Stroke Awareness Month aims to raise awareness of this medical condition, which continues to be the leading cause of disability in the UK.
Currently there are 1.3 million stroke survivors in the UK living with the long-term effects of a stroke, which can include weakness or paralysis, tiredness and fatigue and communication problems.
In 2020/21, there were approximately 128.7 thousand hospital admissions for stroke in the UK.*
Matthew Brown, Senior Legal Executive at Medical Solicitors explains why it is important to act quickly and seek medical attention if you think that you or a loved one is having a stroke. He also shares the details of case where he represented a client who was left with permanent paralysis following a delay in the treatment of a stroke whilst they were a patient on an Acute Stroke Ward.
What is a stroke?
A stroke is a serious life-threatening condition that happens when the blood supply to part of the brain is cut off.
There are three types of stroke:
• Ischaemic – where the blood supply is stopped because of a blood clot, these account for 85% of cases
• Haemorrhagic – where a weakened blood vessel supplying the brain bursts
• Transient ischaemic attack (TIA) – also known as a ‘mini stroke’ and occurs when the blood supply to the brain is temporarily interrupted (a TIA should still be treated as a medical emergency)
Stroke strikes every 5 minutes in the UK and can happen to anyone at any age or time, the consequences can be devastating and, in some cases, life threatening.
Strokes are a medical emergency and urgent treatment is essential once the signs of a stroke are spotted - the sooner a person receives treatment, the less damage is likely to happen.
The Stroke Association launched the FAST campaign in 2005, which served as a catalyst for raising awareness and the priority given to stroke. The campaign ensured fast treatmentfor survivors and drove improvement in acute stroke care and outcomes.
The FAST test is below:
• Facial weakness: can the person smile/has their face/eye drooped?
• Arm weakness: can they raise their arms?
• Speech problems: can they speak clearly and understand you?
• Time to call 999.
Case Study – Stroke Compensation
In this case study below, Matthew explains how a delay by staff on an Acute Stroke Ward to recognise the signs and symptoms of a stroke and the failure to administer thrombolysis (a treatment to dissolve blood clots), left his client with permanent paralysis.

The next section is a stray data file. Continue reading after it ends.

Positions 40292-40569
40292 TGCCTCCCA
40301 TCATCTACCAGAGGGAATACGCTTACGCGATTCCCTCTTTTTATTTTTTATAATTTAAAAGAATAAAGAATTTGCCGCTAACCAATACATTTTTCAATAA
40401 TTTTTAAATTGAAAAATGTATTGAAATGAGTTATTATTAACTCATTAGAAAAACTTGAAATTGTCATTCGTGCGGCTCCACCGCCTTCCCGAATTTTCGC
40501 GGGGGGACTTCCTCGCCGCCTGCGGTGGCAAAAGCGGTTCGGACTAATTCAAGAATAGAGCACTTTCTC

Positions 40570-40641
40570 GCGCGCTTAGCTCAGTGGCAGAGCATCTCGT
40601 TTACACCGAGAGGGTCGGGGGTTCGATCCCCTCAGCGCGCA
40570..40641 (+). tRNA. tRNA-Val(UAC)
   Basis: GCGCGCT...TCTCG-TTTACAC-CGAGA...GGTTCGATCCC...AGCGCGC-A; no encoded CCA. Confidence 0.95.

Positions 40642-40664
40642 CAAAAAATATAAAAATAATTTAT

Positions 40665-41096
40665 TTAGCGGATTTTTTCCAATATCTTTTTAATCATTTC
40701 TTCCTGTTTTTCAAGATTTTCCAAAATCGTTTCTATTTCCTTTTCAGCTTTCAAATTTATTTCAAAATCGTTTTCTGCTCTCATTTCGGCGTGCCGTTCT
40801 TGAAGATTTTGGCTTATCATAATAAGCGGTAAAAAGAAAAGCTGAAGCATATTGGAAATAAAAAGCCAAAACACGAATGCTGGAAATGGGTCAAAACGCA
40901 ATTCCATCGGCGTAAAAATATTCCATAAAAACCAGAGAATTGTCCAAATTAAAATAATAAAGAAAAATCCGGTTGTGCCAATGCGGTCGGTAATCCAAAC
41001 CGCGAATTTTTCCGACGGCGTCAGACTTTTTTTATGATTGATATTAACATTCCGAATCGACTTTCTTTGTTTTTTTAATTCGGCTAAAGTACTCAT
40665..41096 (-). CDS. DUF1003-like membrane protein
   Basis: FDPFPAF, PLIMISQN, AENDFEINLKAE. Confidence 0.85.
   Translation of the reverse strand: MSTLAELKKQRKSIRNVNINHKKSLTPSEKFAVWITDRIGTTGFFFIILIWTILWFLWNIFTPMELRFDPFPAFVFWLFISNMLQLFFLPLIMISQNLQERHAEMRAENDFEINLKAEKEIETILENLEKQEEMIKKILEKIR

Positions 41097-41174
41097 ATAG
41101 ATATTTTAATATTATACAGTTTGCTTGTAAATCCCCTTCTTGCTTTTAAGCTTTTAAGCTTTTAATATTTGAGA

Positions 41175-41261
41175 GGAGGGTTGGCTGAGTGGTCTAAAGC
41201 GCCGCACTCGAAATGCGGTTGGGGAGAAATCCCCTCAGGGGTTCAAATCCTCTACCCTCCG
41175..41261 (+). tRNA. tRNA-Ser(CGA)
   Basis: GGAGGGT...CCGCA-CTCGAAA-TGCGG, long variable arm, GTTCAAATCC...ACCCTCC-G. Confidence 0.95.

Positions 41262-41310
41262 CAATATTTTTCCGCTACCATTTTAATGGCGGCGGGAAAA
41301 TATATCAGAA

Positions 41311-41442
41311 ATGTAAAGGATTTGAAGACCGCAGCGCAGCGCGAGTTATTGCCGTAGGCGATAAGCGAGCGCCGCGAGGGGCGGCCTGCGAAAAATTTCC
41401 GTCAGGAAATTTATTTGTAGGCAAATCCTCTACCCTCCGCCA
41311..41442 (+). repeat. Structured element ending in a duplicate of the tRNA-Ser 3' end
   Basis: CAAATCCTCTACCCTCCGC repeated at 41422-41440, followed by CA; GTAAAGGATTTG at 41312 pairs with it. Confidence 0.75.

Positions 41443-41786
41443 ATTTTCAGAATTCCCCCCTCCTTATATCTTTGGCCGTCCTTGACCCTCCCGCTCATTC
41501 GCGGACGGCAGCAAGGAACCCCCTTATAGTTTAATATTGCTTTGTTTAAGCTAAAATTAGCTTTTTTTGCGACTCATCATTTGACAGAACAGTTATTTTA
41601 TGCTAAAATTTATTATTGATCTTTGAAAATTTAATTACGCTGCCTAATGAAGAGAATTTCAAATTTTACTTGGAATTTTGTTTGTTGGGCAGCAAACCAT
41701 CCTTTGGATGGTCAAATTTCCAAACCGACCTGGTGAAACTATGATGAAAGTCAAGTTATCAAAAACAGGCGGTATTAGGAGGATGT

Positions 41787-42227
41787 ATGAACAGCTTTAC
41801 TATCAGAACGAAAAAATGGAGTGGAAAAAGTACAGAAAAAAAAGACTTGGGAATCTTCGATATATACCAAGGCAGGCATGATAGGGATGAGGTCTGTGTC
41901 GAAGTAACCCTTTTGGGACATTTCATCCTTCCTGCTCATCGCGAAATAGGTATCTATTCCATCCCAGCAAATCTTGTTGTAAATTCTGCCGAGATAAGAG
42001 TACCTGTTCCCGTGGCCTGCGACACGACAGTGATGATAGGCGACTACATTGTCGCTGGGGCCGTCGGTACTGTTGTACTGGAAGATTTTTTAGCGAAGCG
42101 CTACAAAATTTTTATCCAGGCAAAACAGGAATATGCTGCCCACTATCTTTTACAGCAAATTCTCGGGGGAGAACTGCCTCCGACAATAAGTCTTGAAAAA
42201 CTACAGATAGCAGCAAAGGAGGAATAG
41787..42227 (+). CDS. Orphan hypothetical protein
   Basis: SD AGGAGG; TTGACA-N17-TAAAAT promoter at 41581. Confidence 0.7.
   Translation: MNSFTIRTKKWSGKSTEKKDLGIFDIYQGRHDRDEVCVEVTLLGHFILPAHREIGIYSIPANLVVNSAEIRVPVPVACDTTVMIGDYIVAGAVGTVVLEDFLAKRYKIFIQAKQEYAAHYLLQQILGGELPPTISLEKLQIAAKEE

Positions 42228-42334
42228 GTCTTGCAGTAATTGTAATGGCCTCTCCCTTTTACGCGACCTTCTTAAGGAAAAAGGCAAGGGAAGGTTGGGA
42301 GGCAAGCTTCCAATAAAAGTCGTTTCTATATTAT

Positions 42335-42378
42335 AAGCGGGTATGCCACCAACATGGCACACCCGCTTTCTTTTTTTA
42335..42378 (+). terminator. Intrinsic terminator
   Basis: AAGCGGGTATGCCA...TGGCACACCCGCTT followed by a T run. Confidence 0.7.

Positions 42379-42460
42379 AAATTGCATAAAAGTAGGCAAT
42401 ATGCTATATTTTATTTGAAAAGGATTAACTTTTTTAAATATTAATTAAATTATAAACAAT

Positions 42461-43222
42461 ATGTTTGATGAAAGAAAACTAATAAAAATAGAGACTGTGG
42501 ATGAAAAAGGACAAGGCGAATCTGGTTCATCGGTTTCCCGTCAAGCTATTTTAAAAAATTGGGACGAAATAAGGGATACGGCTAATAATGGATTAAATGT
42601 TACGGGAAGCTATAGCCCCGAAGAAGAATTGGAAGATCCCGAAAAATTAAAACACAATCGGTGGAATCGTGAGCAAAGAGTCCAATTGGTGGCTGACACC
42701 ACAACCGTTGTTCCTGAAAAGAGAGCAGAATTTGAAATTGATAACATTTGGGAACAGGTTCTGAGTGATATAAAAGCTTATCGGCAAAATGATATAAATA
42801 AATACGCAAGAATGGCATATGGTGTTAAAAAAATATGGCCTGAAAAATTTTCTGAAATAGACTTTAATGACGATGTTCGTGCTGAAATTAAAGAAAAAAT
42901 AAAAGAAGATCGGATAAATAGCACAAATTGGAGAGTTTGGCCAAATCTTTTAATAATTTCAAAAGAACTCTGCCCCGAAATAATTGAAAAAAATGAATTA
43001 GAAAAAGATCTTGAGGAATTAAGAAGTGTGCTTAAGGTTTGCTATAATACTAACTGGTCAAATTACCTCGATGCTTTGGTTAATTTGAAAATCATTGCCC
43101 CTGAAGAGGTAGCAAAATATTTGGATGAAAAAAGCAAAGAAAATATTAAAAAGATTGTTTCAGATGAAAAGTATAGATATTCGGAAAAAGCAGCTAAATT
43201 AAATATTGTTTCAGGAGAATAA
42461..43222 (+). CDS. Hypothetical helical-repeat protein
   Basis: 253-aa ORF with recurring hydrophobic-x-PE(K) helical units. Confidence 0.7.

On 18th November 2013, our client, ‘C’ felt a sudden aching sensation in her right arm, and believed she was having stroke. Paramedics attended at her home and upon examination, said that ‘C’ was ‘FAST’ positive. ‘C’s symptoms improved during the blue light transfer to hospital and after assessment in the Medical Assessment Unit, the working diagnosis was that of a possible ‘TIA’.
A CT scan was said to be “unremarkable”, therefore ‘C’ was admitted to the Acute Stroke Ward for observation. At around 3am on 19th November, ‘C’ reported increasing weakness in her right hand but was reassured by a Healthcare Assistant and encouraged to sleep.
When she awoke, ‘C’ was paralysed down her right side. She had a dense weakness in her right arm and leg, and her power in each of the upper and lower right limbs was recorded as 1/5. An untimed entry in her records by a Consultant Physician noted that it was “disappointing not considered for thrombolysis”.
‘C’ was diagnosed as having suffered a stroke. She remained in hospital and underwent physiotherapy treatment. Upon discharge from hospital in December she required round the clock care, having previously been extremely fit and active.
Several months passed and on 17th April 2014, ‘C’ underwent a review at the Stroke Clinic where she was discharged from further follow-up appointments. ‘C’ continued to engage with neuro-physiotherapy treatment on a private basis but has not regained any significant use of her right hand and arm.
Compensation for failure to diagnose and treat a stroke
With the assistance of her husband, ‘C’ pursued a complaint about the treatment provided, and in March 2016 the Hospital Trust admitted breach of duty but denied causation of injury.
The Trust admitted that when ‘C’ reported increasing weakness in her right hand in the early hours of 19thNovember, there should have been a rapid review by a nurse. This would have resulted in review by a doctor and, ultimately, thrombolysis being offered.
Despite admitting that ‘C’ was a good candidate for thrombolysis treatment, the Hospital Trust denied that this would have been of any benefit to ‘C’.
The case settled for £400,000 in an out of court settlement.
Our friendly team of specialist lawyers are experienced in brining successful stroke negligence claims.
Matthew Brown is a stroke claims expert at Medical Solicitors and can be contacted on 0114 250 7100.
You can follow the Stroke Associations Campaign online by following the hashtags; #StrokeAwarenessMonth and #MakeMayPurple.